Studies in our laboratory, using mice fetuses (CD-l strain), treated in Utero with diazepam (2.7 mg/kg administered subcutaneously, SC) from the 6th to 15th day of gestation have shown histological changes in the placenta (Márquez-Orozco et al., 2014), cerebral cortex (Márquez-Orozco et al., 1992) and cerebellar cortex (Andrada-Martínez et al., 1993). Diazepam also induces ultrastructural changes in the heart (Márquez-Orozco et al., 1983) and retina (Márquez-Orozco et al., 1992). The aim of this study was to determine whether diazepam, which attaches to the fetal hepatocytes, produces ultrastructural changes in the cytoplasmic organelles and nucleus.


Virgin female CD-l strain mice, 2 months old, were mated with males of the same age. One male was housed in the same cage with three females between 05:00 to 05:30 h. The presence of vaginal plugs was taken as the start of gestation and such animals were randomly distributed into two groups, the (diazepam group DZ) injected from days 6 to 15 of gestation, with either single daily doses of diazepam (2.7 mg/kg/bw/SC) or an equivalent volume of saline solution (control group. C). Animals were maintained in a pathogen free environment with food and water ad libitum, with light/dark cycles of 12/12 h starting at 07:00 h. On the 16th day, animals were decapitated, fetuses were perfused intracardially with a mixture of paraformaldehyde (1%), glutaraldehyde (2.5%) and cacodylate (0.16 M), buffered at pH 7.0. The liver was removed and post-fixed in OsO4 (1%), embedded in epoxy resin, sectioned and stained with lead citrate and uranyl acetate for electron microscopy and observed under a transmission electron microscope Zeiss M-10.


The liver of DZ treated mice fetuses revealed hepatocytes with large round nuclei; the membrane unit was easily distinguished, heterochromatin formed clumps that frequently adhered to the membrane or appeared dispersed in the karyolymph, which was slightly electron dense. The interchromatin granules were scarce and stained poorly. Large vacuoles were observed. The fetal hepatocytes of the C group showed normal appearance (Figs. 1 and 2). The rough endoplasmic reticulum showed cisterns, that, instead of being parallel, like those observed in the C group (Fig. 3) were distributed irregularly in the cytoplasm; they were diverse in size with fewer ribosomes attached to their membranes than those observed in the controls. Numerous sets of polyribosomes were also identified (Figs. 3 and 4). Membranous elements and multiple vesicle bodies of different sizes and shapes could be observed, some of them near the Golgi complex (Fig. 5). Among the cytoplasmic organelles, numerous glycogen granules were observed, mainly surrounding large vacuoles containing a low electron dense material and limited by a well-defined membrane (Fig. 6). Occasionally, sets of vacuoles, separated only by their membrane or some glycogen granules, could be detected in the interior; they were surrounded by low contrast granules intermingled with others that were highly electron dense (Fig. 7). The latter were easily identified among abnormal the cisterns of the rough endoplasmic reticulum, mitochondria, polyribosomes, larges lysosomes and degenerated cytoplasmic (Fig. 8). Mitochondria were numerous in the fetal hepatocytes of the DZ group and their morphology was similar to that observed in the controls (Figs. 4 and 5). The biliary canaliculi had less microvillus in the experimental group and the erythroblasts were atypically condensed, so that the heterochromatin appeared to be more abundant (Figs. 1 and 2).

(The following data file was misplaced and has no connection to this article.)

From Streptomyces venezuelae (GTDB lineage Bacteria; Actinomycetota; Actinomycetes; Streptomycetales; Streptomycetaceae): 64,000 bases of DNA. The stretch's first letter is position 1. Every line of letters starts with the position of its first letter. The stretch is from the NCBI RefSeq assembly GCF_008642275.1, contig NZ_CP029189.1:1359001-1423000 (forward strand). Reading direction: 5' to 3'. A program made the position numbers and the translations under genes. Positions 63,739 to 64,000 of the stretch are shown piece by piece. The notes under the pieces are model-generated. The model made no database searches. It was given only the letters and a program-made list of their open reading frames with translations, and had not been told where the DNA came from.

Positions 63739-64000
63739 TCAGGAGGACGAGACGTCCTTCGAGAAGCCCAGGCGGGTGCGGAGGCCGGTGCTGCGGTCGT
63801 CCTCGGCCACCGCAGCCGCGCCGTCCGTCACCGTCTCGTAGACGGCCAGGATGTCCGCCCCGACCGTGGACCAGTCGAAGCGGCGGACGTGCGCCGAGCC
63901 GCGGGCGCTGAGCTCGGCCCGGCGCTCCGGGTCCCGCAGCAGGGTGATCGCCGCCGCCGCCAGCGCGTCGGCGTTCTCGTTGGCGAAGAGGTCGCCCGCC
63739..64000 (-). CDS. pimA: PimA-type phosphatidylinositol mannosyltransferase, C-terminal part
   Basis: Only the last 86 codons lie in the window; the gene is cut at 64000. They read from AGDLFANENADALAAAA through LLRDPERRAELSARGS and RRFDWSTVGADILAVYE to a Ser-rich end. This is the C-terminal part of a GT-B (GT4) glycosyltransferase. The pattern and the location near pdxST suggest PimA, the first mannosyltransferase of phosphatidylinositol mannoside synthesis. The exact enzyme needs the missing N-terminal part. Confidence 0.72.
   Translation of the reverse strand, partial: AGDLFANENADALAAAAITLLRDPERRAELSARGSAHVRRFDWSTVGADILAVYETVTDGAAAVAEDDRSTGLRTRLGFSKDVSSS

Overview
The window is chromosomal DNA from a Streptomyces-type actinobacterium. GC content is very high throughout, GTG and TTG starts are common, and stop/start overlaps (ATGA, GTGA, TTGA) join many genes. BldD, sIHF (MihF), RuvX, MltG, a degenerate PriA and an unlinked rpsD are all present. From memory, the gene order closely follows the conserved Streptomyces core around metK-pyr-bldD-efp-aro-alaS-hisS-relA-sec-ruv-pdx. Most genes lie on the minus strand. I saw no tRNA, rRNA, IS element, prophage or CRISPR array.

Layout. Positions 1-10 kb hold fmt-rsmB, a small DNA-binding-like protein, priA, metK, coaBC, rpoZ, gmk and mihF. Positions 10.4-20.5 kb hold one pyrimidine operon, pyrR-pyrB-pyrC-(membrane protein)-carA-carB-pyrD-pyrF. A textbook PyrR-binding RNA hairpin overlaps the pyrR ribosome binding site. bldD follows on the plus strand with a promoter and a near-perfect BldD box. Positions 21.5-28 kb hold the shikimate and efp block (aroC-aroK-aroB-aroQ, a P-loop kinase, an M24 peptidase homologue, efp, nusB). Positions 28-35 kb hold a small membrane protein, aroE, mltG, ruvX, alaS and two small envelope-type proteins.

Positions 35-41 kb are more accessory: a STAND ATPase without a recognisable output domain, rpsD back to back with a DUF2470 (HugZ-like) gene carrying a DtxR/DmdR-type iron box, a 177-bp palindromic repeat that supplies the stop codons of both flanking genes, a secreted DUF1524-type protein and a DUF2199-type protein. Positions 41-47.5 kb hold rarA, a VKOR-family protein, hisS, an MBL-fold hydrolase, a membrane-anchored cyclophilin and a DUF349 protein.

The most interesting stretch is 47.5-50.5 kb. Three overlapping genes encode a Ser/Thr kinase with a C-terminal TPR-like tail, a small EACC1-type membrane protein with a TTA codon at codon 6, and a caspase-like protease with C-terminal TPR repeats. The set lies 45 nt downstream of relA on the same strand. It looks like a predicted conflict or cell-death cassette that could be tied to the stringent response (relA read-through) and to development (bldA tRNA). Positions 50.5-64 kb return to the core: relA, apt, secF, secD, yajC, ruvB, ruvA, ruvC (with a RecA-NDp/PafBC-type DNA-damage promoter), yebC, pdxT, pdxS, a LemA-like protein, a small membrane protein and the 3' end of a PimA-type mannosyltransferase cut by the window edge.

Fig. 1. Transmission electron micrograph showing control mouse fetal liver of
the demonstrating the normal appearance of hepatocyte (H),
erythroblasts (E) and bile canaliculi (B). X12, 100.

Fig. 2. Transmission electron micrograph showing DZ mouse fetal liver
demonstrating the abnormal appearance of hepatocytes (H)
with a large vacuole (V), erythroblasts (E) and bile canaliculi (B). X12, 100.

Fig. 3. Transmission electron micrograph showing a portion of cytoplasmic hepatocyte
of control mouse fetus demonstrating the relationship of the normal rough
endoplasmic reticulum surfaced (R) with ribosomes, mitochondria (M),
polyribosomes (P), vacuoles (V) and glycogen grains (G). X61, 320.

Fig. 4. Transmission electron micrograph showing a portion of cytoplasmic
hepatocyte of diazepam-treated mouse fetus, demonstrating disorganized
rough endoplasmic reticulum surface (R) with ribosomes,
polyribosomes (P) and mitochondria (M). X61, 320.